Back to Styles
As we saw in Introduction to FireMonkey VCL controls are painted by the operating system whereas FireMonkey controls are painted entirely by FireMonkey itself. This means that FireMonkey, and hence your application, have complete control over every aspect of how your application looks. It is possible to radically change the appearance of your application, or individual controls, using styles.
FireMonkey styles are stored in Style Files which can contain zero or more style elements, each element styling a single control, or sub-element of a control.
FireMonkey styles can be made up of three things:
- Drawing primitives such as rectangles, circles and text.
- FireMonkey controls. So you can use, say, a TButton within your control. You could thus create one control which contained both a label and an edit box. Combining controls in this way can be a very powerful way to build new controls.
- Bitmaps. Introduced with XE3 is the ability to construct styles, or parts of styles, from bitmaps. This enables FireMonkey to very accurately represent the built in controls of the operating system as well as allowing the creation of custom styles which would be difficult to create with primitives.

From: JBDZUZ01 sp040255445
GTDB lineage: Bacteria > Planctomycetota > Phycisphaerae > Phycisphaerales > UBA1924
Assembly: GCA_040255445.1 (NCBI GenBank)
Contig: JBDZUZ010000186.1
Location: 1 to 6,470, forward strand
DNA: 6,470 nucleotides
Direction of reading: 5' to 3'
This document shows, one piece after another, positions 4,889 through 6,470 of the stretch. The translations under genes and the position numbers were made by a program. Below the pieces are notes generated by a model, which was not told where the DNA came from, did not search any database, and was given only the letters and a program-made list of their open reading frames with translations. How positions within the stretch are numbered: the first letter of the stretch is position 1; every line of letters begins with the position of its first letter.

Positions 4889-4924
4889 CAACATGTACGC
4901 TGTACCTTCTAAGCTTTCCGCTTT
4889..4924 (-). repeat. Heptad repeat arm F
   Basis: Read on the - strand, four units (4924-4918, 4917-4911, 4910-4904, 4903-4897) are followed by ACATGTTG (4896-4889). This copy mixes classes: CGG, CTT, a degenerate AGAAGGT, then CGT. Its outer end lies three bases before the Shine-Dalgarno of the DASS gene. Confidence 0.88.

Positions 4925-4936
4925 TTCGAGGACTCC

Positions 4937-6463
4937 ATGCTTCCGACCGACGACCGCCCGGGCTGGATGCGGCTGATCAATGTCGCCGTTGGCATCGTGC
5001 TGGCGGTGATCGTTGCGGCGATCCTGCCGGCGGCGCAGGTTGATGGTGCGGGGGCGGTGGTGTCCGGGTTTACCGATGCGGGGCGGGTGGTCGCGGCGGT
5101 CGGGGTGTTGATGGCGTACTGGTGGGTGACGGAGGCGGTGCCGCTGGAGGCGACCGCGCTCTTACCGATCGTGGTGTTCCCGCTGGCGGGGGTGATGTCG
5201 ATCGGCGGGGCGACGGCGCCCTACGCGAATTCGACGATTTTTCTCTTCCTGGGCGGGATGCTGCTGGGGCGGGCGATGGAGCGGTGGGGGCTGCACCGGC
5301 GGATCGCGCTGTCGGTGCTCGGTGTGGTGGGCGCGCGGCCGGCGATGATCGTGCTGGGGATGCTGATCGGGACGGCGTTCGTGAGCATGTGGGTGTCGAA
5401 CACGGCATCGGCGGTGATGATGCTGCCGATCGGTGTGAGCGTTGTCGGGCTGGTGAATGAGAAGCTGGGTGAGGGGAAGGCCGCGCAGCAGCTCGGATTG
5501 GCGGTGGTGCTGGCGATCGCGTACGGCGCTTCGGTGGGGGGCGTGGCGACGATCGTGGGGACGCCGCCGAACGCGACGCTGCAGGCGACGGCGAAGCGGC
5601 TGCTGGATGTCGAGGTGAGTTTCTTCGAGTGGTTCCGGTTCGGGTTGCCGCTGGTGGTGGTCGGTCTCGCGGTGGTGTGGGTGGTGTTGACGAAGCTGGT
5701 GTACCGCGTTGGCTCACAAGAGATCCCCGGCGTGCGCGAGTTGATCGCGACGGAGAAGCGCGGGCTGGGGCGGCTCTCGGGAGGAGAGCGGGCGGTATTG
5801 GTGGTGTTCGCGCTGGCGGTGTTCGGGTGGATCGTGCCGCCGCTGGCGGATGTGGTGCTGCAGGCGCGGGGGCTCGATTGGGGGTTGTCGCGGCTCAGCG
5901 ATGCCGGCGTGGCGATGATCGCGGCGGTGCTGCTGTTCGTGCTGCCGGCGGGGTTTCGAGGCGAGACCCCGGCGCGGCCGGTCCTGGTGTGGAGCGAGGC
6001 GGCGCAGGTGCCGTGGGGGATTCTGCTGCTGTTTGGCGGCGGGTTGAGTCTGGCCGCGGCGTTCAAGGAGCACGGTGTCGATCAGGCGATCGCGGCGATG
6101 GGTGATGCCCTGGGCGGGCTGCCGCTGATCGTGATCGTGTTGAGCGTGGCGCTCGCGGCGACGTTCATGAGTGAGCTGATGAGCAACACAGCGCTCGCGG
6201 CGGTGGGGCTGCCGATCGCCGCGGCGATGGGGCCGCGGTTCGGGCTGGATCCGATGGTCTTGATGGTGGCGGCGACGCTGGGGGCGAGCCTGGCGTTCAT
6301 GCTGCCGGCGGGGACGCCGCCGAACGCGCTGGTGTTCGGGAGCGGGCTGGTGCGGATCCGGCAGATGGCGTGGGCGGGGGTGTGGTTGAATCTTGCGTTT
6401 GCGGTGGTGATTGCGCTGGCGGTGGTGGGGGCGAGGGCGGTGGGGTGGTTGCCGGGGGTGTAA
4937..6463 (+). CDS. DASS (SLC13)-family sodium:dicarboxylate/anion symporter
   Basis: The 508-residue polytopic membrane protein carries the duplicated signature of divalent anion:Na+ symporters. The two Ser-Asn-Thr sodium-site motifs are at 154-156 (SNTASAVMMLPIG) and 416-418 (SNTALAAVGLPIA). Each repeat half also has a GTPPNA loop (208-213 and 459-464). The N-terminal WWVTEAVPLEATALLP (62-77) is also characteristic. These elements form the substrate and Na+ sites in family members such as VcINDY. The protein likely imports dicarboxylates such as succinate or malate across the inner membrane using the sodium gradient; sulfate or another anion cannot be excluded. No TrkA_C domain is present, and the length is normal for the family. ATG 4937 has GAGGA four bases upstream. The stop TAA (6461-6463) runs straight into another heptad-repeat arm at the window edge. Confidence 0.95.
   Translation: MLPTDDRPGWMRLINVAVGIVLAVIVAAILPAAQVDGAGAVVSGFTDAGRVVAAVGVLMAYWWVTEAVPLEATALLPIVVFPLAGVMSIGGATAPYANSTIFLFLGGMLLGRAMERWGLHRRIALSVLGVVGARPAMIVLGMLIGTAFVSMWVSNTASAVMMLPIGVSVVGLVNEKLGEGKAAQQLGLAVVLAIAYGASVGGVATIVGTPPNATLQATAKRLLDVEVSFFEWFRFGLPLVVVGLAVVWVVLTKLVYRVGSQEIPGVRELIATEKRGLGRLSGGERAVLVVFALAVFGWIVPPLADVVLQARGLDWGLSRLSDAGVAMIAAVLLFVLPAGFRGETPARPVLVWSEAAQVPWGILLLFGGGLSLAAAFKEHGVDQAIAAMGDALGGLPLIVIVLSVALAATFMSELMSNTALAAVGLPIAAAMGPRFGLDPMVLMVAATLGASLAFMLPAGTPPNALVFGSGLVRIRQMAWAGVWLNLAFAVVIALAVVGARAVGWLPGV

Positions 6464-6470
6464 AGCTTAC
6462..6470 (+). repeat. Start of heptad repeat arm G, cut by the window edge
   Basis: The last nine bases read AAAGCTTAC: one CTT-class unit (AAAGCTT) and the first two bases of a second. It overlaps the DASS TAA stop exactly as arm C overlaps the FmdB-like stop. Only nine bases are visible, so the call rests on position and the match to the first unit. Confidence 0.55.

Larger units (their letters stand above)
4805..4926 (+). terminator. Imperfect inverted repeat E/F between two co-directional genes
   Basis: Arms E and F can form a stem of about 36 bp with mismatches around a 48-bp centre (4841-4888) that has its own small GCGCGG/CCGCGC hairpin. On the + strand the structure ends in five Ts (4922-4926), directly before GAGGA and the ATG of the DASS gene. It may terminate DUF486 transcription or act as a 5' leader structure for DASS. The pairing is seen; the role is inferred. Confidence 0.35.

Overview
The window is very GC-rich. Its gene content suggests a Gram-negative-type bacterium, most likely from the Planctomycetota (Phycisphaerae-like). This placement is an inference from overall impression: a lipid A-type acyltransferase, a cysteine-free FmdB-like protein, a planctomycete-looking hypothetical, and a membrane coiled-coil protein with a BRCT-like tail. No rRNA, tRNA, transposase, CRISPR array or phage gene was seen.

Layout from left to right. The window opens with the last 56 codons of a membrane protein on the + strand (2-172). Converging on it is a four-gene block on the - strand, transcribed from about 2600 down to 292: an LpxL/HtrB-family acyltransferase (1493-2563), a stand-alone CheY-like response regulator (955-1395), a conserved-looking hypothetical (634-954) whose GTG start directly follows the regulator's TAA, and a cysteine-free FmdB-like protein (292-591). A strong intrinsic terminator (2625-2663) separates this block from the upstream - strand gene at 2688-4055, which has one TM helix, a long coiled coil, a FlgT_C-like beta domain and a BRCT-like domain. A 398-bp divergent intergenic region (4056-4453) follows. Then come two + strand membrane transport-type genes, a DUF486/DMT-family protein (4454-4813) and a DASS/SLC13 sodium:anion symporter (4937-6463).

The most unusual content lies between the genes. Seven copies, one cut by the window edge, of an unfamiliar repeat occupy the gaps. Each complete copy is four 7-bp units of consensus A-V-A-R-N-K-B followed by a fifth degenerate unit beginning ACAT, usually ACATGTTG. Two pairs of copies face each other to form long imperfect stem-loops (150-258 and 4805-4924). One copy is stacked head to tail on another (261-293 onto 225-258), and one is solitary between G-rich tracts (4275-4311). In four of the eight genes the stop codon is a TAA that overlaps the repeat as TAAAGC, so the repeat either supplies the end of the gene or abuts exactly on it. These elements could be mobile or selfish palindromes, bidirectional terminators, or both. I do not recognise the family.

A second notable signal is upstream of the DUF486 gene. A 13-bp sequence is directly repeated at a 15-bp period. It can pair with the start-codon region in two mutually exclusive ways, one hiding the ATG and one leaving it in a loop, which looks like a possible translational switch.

You can freely mix all three elements in a style. For instance a button may have a TSubImage for the background and a TText primitive to display the caption. Styles based on primitives and referred to as vector styles, those based on bitmaps and are referred to as bitmap styles. Of the styles supplied by Embarcadero the operating system styles are bitmap based while the others are mostly vector based. Premium styles are usually bitmap styles.
How Styles are Constructed
In Introduction to FireMonkey we saw that in FireMonkey any control can parent any other control. This feature is used by the styling system to create styles by creating a ‘tree’ of components and drawing primitives (shapes).
Here is the style for a button in the Blend style,
This style starts with a TLayout which is a control with no appearance which can be used as a container for other controls.
Next is a TRectangle. TRectangle is, as the name suggests, a drawing primitive for a rectangle. Here it provides the background detail of the button.
Under this are three TColorAnimations. Animations ‘listen’ to properties in the control being styled and modify the value of a property of their parent object in the style. Here they are monitoring the IsMouseOver and IsPressed properties of the button being styled. As the state of the button changes they modify the Fill.Color property of the background TRectangle. See Style Effects and Animations.
Finally there is a TText primitive for displaying the text of the button.